Playhouse turns 40

It’s time to put on the ruby slippers and celebrate: Whidbey Playhouse is turning 40.

Thousands of locals have appeared in musicals and plays since the first production in 1966. Audiences have enjoyed seeing community members shed their daily work roles and reveal their hidden singing, dancing and acting talents.

“The theater stands as a remarkable testimony to community volunteerism,” said Wallie Funk, fund-raiser for the theater and former publisher of the Whidbey-News Times.

Whidbey Playhouse has enjoyed a successful run in Oak Harbor, punctuated by dramas that unfolded both on and off the stage.

It all began with a call for volunteers to start a Little Theater published in the newspaper on Feb. 9, 1966, according to historian Dottie Morgan. Within 10 days, there was enough response to mount two one-act plays, “Madam President” and “His First Shave” at the Katherine Johnson School of Dance.

The productions were a hit with theater-starved patrons, so a formal organization was established and named “The Whidbey Community Theater.”

The theater group lacked a home, meeting in churches and putting on plays at the high school multi-purpose room and the Circle Theater on the Navy base.

The group changed its name a couple of times before deciding on the Whidbey Playhouse in 1967. A second full season of plays were produced the same year, after the group rented the old Christian School building behind Bartelson’s Funeral Home. They built a stage, installed lighting and the Elks donated chairs, Morgan recalled.

The theater’s run of good luck ran out in its sixth season.

Funk remembers seeing an orange glow in the sky on a February evening as he drove home with his wife MaryAnn.

“Our beloved theater was on fire,” he said.

Fire ripped through the make-up room Feb 10, 1973, and gutted the stage and a newly built set. Thousands of dollars worth of costumes and props were lost. Nothing was insured. A suspected arsonist was arrested but charges were never filed.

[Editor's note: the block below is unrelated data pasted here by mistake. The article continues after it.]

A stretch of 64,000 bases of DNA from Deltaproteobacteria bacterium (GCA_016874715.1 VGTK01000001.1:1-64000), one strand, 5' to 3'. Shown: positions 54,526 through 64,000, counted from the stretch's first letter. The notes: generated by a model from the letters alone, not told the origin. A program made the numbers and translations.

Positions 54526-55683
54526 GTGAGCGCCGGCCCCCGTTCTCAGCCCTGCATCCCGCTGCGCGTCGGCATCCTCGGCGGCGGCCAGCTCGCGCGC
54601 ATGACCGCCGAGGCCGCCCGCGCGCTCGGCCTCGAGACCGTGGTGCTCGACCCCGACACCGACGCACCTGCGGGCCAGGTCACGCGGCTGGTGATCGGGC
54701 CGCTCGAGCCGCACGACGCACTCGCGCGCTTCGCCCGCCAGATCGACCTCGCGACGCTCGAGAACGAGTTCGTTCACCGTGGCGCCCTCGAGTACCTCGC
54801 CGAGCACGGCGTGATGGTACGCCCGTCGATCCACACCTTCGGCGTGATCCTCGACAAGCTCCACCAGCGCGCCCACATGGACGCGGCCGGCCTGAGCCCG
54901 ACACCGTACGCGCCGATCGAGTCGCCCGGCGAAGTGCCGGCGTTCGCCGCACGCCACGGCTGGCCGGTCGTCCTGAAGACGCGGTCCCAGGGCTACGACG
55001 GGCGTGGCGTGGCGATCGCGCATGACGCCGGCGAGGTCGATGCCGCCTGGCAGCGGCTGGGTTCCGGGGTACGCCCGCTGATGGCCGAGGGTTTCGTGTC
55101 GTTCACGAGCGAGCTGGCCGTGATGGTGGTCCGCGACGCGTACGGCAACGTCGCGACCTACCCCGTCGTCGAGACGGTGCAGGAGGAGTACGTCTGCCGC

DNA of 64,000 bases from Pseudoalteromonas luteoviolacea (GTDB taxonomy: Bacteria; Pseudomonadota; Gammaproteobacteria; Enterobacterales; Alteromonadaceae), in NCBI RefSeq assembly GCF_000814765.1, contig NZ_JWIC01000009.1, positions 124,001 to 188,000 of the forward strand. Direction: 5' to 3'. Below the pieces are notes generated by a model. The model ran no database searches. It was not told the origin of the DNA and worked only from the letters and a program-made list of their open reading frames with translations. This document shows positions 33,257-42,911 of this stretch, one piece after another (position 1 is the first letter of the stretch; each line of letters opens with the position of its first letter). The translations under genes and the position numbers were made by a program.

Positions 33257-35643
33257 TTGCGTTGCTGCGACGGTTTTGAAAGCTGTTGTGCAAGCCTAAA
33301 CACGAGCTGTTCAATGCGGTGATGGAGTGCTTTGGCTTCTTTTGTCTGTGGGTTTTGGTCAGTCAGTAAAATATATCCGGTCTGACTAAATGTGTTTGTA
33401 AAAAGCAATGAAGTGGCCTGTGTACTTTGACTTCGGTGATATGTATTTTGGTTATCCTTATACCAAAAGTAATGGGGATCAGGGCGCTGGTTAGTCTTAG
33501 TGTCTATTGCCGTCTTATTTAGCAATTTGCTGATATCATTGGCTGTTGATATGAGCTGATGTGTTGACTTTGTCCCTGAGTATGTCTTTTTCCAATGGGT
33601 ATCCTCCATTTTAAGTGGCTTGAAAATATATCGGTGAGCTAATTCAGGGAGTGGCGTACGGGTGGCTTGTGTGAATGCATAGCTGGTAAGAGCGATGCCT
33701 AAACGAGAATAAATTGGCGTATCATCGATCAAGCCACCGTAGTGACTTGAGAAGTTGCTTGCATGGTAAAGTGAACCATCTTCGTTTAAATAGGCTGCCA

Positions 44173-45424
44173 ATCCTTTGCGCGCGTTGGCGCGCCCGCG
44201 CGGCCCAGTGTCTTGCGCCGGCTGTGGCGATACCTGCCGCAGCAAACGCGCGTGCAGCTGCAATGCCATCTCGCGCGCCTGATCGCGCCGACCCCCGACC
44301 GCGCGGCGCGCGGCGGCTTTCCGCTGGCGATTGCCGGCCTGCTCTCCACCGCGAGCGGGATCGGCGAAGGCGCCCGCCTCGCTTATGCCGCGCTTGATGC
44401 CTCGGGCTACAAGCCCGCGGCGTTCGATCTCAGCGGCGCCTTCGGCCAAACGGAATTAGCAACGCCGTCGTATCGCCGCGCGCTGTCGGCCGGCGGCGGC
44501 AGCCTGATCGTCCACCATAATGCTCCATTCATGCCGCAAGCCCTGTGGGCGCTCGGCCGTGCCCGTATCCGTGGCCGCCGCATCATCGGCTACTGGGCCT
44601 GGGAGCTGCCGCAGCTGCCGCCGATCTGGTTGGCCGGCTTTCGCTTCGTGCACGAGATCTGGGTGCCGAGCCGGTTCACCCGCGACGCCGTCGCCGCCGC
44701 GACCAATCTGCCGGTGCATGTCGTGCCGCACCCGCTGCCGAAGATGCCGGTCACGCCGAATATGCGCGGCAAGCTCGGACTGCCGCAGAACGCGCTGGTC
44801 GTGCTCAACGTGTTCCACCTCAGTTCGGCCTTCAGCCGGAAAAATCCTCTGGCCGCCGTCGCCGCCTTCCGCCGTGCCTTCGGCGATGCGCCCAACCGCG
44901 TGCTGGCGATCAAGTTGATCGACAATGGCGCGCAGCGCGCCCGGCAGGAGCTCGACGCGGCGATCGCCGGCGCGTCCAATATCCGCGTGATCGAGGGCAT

Meantime, the show had to go on. “The Wind Between the Houses” opened at Crescent Elementary school instead of at the old playhouse.

Bee Black, the director of the next scheduled show, “Where Did We Go Wrong?” summed up playhouse members’ feelings: “It is really unbelievable how people have rallied around us,” she said.

Opportunity soon knocked. The old Christian Reformed Church went up for sale on Midway Boulevard. Funk led a three-year effort to raise $249,000 to purchase building and land. Then theater members set to work transforming the building into a theater.

On Nov. 29, 1979, “Man of LaMacha” opened at the playhouse’ present home.

Soon after, Jim and Sue Riney joined the theater. They were young parents, so they took turns participating in shows, either on stage or in production.

Once the theater bug bites, it rarely lets go, Jim Riney said. But that’s OK, because the experience is fun-filled.

“What I’ve always liked about the theater is that you can see the whole spectrum,” Riney said.

Some people appear in a production and don’t get involved again for a couple of years. Others, like the die-hard Rineys, are the backbone of the theater.

Jim Riney serves on the board of trustees and also is technical director. He’s got the technical savvy to install lighting and create special effects, which later can be operated on a laptop computer by someone with less expertise.

People with all kinds of talents are involved in the theater and more are always welcome.

Riney chuckles when he recalls Carol Steele offering her painting skills, usually confined to small canvases. She quickly caught on to using a larger brush and plenty of paint, because the backdrop of a set can run 14 feet tall and 35 feet wide.

Other folks learn the kind of construction techniques involved in set-building, landscaping outside the building or handling refreshments.

Janis Powell, business manager, is the person everyone knows. She’s at the theater most weekdays, handling the massive paper flow involved in running the organization.

“A lot of people say we have a resident ghost,” she said. “If we do, it doesn’t like office work. It never shows up when I’m here.”

No matter. Plenty of other characters materialize at the theater. And theater-goers will have a chance to taste a sample Aug. 18, she said. Snippets from the upcoming season will be presented, refreshments served and season tickets sold. Details will be announced later, but if you want more information call the theater at 679-2237.

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